Well, I already do this (again testing my mom-in-law’s patience); for I like to keep all of my folio society books and otherwise beautifully published volumes in one particular bookcase, regardless of subject.
Another option is by date purchased.
No, that would never do.
So how about by reading priorities?
This latter is something I do already by keeping reading for any current intellectual projects piled in stacks that tower above my desk. While high priority volumes, ie, the books I frequently re-read like Borges and Umberto Eco, CS Lewis and anything relating to Jerusalem and relics in the bedroom revolving case. A word about revolving bookshelves–we have two, which are not very special, but in Japan they have wonderful sutra libraries that revolve like Tibetan prayer wheels, when pushed each revolution sending the prayers up to heaven.
The more I read Manguel’s memoir the more I realized that we can discuss books and flowers until we are blue in the face, but what a library really requires is a cataloguing system.
Manguel is full of wonderful stories of ways people have organized their books. For example, there is Avicenna visiting the sultan’s library in Bukhara, where books were kept in trunks. And the only organization was that sacred books were kept separately from the rest–so that the sultan’s library was clearly divided into books by the hand of God and books by the hands of men. I think something similar took place at the Spanish library at el Escorial, with censored books kept apart (but kept from the fires of the Inquisition nonetheless). One of my own favorite methods described by Manguel was created by an eccentric 17th century British bibliophile, Sir Robert Cotton Would you believe, Cotton put all his books in twelve bookcases, each adorned with a bust of a Roman emperor? When Cotton’s library was eventually given to the British Library, his strange cataloguing system was retained; so that someone looking for the Lindisfame Gospels would be directed to: Nero D IV (namely: Nero case, 4th book on 4th shelf down!) I love to imagine that he could divide his books into Roman emperors and never grow confused! Manguel also tells of the ancient third century Chinese imperial library, which was divided by –canonical or classical texts; works of history, philosophical works, and misc literary–each bound in a specific color (with all canonical being green, history red, philosophy blue and misc grey) Isn’t that great?
My husband says all this would be impossible in a Manhattan apartment.
Well, Manguel would probably retort that–no matter what size library we are talking about–if a library is a mirror of the universe then the catalogue is a mirror of that mirror!
Does it matter where books sit next to one another on the shelves?
While playing with the idea that his library will stand as a kind of legacy of his life, long after the body of the man has turned to dust; he wonderfully tells the reader that he also “likes to imagine that, on the day after my last, my library and I will crumble together, so that even when I am no more I’ll still be with my books.” It’s true that libraries have also been mausoleums. Think of Ramses II or Alexander the Great’s places of final rest. Or el Escorial in Spain. Manguel, though, seems to reject the legacy of memory aspect to his library.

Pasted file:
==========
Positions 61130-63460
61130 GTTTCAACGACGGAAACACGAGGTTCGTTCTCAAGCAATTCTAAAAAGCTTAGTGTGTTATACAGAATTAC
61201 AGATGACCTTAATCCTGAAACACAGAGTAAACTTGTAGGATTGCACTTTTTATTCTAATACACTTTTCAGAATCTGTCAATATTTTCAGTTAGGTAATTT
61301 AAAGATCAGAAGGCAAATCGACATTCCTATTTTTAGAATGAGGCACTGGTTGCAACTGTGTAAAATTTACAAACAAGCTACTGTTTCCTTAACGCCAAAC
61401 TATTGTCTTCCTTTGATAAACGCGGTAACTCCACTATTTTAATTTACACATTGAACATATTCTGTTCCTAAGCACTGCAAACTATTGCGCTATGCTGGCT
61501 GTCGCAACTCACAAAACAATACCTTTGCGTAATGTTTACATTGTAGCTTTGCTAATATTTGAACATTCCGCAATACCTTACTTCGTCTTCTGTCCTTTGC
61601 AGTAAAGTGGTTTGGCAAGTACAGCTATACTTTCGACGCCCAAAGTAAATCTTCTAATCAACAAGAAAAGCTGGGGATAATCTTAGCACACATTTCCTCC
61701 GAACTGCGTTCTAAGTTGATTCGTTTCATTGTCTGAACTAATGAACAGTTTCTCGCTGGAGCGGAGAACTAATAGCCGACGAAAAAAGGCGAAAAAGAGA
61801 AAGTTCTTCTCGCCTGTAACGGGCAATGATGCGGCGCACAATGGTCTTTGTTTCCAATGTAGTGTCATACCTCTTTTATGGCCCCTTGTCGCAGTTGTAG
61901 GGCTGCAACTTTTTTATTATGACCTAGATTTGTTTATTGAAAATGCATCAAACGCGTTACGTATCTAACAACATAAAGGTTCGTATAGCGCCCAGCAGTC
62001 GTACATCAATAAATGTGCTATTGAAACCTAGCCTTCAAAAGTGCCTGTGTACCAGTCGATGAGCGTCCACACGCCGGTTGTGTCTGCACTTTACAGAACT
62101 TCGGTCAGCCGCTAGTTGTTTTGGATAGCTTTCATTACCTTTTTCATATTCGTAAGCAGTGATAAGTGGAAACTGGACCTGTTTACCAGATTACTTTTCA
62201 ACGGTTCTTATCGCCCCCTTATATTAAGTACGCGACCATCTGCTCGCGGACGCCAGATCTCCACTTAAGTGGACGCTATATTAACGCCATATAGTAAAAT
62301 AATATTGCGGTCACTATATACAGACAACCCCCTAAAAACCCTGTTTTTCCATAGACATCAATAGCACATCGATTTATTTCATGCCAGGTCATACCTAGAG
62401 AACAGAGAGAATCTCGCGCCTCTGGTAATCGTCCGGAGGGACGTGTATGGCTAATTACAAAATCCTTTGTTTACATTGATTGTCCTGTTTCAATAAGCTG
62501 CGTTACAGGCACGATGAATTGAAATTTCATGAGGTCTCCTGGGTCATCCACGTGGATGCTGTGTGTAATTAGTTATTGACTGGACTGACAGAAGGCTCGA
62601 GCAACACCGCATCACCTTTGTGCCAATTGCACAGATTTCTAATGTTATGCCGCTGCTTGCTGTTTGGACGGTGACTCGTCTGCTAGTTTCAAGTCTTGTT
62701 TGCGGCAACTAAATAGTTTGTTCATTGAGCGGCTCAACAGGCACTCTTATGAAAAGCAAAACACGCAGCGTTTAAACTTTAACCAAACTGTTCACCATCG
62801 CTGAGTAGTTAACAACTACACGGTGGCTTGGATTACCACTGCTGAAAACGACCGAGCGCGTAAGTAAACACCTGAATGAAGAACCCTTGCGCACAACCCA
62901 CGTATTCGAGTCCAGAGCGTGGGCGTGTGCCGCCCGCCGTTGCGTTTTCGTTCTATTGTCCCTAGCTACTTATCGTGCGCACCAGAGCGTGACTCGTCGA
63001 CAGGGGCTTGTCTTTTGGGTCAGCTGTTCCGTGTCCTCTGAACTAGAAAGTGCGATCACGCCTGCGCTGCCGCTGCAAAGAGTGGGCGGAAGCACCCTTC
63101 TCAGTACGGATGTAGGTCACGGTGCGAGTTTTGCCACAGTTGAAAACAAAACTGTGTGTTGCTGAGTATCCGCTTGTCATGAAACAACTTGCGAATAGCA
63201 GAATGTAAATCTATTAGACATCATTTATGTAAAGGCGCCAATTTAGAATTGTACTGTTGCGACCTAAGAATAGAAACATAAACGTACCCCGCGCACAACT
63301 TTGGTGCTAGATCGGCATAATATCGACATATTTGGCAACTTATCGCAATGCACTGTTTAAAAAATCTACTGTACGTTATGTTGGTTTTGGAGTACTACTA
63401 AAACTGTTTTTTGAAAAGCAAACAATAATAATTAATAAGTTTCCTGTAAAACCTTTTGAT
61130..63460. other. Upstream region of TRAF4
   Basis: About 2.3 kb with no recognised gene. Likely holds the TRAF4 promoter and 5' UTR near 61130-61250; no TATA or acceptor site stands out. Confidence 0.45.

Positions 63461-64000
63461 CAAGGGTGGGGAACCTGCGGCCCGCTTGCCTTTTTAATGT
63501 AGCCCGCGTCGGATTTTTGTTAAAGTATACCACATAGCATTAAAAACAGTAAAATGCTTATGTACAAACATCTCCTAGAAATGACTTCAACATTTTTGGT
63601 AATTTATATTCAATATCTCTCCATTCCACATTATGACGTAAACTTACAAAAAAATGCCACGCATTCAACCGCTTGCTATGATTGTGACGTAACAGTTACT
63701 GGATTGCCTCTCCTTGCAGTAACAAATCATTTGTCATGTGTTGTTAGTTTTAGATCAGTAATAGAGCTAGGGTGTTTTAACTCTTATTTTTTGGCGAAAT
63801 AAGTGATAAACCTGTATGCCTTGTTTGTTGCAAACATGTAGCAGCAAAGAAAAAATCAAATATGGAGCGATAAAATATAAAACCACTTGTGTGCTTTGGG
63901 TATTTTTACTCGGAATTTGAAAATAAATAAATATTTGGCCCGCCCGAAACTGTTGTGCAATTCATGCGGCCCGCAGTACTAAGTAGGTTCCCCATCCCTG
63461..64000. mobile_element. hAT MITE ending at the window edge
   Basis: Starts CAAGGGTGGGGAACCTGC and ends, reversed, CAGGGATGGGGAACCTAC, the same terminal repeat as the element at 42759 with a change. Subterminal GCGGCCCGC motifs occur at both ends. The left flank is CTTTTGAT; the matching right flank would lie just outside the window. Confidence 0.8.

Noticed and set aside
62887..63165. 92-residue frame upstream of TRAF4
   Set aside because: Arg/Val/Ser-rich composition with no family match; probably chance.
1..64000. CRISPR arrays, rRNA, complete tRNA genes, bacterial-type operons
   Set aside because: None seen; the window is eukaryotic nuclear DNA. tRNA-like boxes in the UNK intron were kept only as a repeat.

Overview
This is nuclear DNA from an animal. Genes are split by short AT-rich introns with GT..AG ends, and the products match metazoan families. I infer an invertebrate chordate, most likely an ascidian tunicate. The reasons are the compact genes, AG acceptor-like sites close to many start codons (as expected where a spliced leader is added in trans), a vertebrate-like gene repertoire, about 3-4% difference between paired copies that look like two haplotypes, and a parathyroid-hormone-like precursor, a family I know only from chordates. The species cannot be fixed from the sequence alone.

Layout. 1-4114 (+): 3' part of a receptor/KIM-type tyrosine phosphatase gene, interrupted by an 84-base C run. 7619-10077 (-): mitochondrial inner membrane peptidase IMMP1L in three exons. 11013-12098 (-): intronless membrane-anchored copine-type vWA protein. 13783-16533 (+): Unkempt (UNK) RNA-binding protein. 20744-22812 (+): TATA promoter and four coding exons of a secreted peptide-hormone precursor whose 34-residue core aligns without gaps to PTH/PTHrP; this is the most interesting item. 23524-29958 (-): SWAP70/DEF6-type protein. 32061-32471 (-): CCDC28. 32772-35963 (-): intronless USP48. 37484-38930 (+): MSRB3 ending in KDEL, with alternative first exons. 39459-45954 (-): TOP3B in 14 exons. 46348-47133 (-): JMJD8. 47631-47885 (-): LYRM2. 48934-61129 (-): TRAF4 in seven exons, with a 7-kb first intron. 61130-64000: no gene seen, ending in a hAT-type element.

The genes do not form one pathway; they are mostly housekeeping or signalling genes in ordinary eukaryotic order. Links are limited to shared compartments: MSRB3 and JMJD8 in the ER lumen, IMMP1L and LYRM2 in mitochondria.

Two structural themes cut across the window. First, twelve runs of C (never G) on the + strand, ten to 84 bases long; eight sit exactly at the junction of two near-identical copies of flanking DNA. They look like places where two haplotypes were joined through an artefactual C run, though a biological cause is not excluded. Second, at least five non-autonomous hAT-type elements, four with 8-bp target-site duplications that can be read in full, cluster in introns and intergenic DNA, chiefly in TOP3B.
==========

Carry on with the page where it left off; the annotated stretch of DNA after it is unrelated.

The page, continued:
So, then, what does it all mean?
Well, like so many others who came before him, Manguel wonders if perhaps more than anything, a library is nothing more than a simple consolation –since we all know, no library can last forever, just as no human life can last forever.
As balm for the fractured soul~ this is how he ends his book.
It reminds me of the Abbey Library of St. Gall, which has above its door a plaque that reads: syches iatreion, which can be translated as “pharmacy of the soul.” This claim that books are medicine for the soul (or libraries are hospices for the sick) is, in fact, the world’s oldest library motto, dating all the way back to Pharaoh Ramses II, whose ancient library also had a “plaque” above the door designating the pharaoh’s library to be a “house of healing for the soul.”
This dream I have of building a library in my new home has brought me more happiness and pleasure than I can describe; and so often I feel like I am building a great ship of books that I can someday float away in to anywhere. But, I know that all good things must come to an end. Like Manguel (who wrote a book on the packing up of his library after events changed in his life and he could no longer keep the books together in France), I try to keep a certain detachment from my things these days–even from my beloved books. Mary Hrovat right here in these very pages, wrote so beautifully a few months ago about the consolation that books have brought into her life–and she likewise writes about the realization that nothing lasts forever. I shall end this with her words now:
My mind and my personal history are the threads binding my books into a more or less cohesive and unique whole. I don’t relish the thought of those threads someday being cut. However, I’ve picked up enough bits and pieces from libraries once held together by other minds that I can live with the thought of my books going out into the world after I’m gone. Just as my constituent molecules will be dispersed into the biosphere and eventually taken up by other living things, I hope at least some of my books will be picked up and enjoyed by other people.
What is your dream library? What libraries are a mirror of your mind? Here is a list of famous book hoarders. Here are some of my own favorites:
The Abbey Library at St Gall
Biblioteca dell’Archiginnasio, Bologna
Rotating Sutra Library at Hasedera
Oriental Library in Tokyo (for its Silk Road archives)
Hapsburg Libraries at el Escorial and the Vienna State Library
Monastery Libraries at Admont and Melk
Royal Library of Turin
(Why have I never seen in French libraries? And to see the library at Salamanca is a top priority!)
To watch: below is a trailer of the exhibition The Library at Night: virtual reality immersion into libraries, where visitors got to don headsets using 360° video immersion technology that took them on visits to 10 libraries, real or imagined. From Sarajevo’s National and University Library, magically risen from the ashes, to Mexico City’s Megabibliotheca, the stunning digital-age Biblioteca Vasconcelos; Other famous libraries included the library at Admont Abbey in Austria to the rotating library of sutra at Hasedera in Japan; and also to imaginary realms where they visited the legendary library of Alexandria at the bottom of the sea and the library aboard Captain Nemo’s Nautilus.